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Hewlett-Packard Is a Value Trap

November 08, 2012 | About:
In a recent article on value stock and value traps, I highlighted five characteristics of value traps from a presentation by legendary short-seller Jim Chanos.

They were:

  • Cyclical and/or overly dependent on one product
  • Hindsight drives expectations
  • Marquis management and/or famous investor(s)
  • Appears cheap using management's metric
  • Accounting issues
A value trap doesn't have to have all of those five points, but several do show up most of the time and my opinion is that Hewlett Packard (HPQ) fits the description.

Before you go on, here is a very detailed 10-page fundamental stock analysis report you can follow as a companion to this article.

The "Value" Story of Hewlett Packard
  • 3.86% yield
  • P/B of 0.85
  • P/FCF of 5.75
  • EV/EBIT of 8.8
FCF has been positive for over 10 years and now that Meg Whitman is CEO, she has laid out a long-term plan to right the HP ship.

The Value "Trap" Story of Hewlett Packard

Although the point about positive FCF comes up regularly, it is in decline due to the increase in capital expenditures as well as the increasing number of acquisitions.

In fiscal 2011, $10.4 billion was spend on acquisitions and $8 billion in 2010. This has not translated to either earnings or FCF.

As much as the above numbers show how cheap Hewlett Packard has become, I have learned the hard way that cheap can get cheaper.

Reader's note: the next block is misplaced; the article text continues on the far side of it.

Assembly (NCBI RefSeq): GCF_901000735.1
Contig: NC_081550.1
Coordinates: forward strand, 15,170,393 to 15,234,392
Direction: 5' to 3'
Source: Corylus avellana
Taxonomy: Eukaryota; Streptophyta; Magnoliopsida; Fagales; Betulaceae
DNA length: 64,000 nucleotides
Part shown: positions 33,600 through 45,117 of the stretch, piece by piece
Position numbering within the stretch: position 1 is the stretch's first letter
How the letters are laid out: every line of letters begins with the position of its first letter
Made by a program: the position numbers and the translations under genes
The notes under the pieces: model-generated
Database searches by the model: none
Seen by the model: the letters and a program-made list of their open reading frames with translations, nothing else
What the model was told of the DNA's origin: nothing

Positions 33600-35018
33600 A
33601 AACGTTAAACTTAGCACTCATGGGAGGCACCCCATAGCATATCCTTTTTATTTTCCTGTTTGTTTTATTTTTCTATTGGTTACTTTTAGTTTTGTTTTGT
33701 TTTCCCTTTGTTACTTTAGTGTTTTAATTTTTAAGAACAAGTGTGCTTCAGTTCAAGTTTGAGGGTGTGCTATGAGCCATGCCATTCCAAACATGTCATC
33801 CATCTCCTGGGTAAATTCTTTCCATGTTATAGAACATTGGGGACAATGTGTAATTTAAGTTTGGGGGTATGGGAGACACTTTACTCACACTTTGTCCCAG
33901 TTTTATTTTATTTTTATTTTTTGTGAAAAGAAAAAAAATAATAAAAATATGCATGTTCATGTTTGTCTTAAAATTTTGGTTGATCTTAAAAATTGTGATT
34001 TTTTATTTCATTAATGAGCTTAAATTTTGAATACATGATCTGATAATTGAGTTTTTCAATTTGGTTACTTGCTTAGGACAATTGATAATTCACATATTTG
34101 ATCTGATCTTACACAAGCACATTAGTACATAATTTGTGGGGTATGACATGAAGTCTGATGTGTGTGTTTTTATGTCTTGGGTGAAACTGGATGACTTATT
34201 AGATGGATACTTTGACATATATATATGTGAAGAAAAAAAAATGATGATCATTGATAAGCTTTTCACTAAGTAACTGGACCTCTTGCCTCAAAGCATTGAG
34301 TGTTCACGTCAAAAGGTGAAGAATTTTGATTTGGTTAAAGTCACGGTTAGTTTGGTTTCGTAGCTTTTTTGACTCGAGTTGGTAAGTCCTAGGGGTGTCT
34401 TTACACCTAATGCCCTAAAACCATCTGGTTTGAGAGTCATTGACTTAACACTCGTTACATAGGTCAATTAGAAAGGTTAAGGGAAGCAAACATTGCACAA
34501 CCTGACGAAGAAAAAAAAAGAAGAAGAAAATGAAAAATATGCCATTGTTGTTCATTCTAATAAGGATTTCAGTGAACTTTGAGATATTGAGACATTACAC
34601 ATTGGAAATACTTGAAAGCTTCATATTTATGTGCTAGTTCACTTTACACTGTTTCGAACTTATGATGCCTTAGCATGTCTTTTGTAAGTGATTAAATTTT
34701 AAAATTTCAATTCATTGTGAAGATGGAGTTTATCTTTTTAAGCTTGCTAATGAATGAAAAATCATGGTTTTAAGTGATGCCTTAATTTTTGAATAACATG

One of the easiest points to check is declining gross margins. Although it has stayed around the 24% range for much of the past five years, it will likely drop to the 22% range at the end of this fiscal year.

The once-strong balance sheet is taking on new debt and is now at its highest levels at 20.5%.

Quality Checks

The Piotroski score, which is a grading system based on positive accounting trends, is only 5. Not bad, but not great.

1369547073.jpg

Going through some quality checks from my Old School Value stock analysis spreadsheets, the business scores a 7/20, financial score is a 9/20 and earnings predictability gets a n8/20. All three sections score below average as you can see below.

918731347.jpg

Hindsight Drives Expectations

I've been a victim of hindsight and it looks like Hewlett Packard is offering exactly that.

Compared to its historical performance, the current valuations are very cheap. The question is whether Hewlett Packard can return to its "norm."

With mobile devices eating up sales and gaining market share, and its printer, IT services and server businesses seeing declines, there is a long way to go before it can match what it did until 2010.

If I were to perform some valuations with expected numbers and target growth rates, I can easily get $40 as a target price.

But when I make adjustments to reflect some headwinds, my optimistic estimate is $16.

1449164189.jpg

Keep in mind that this scenario is where Hewlett Packard will continue to grow cash flow. There is a good chance that growth could be negative for a few years too.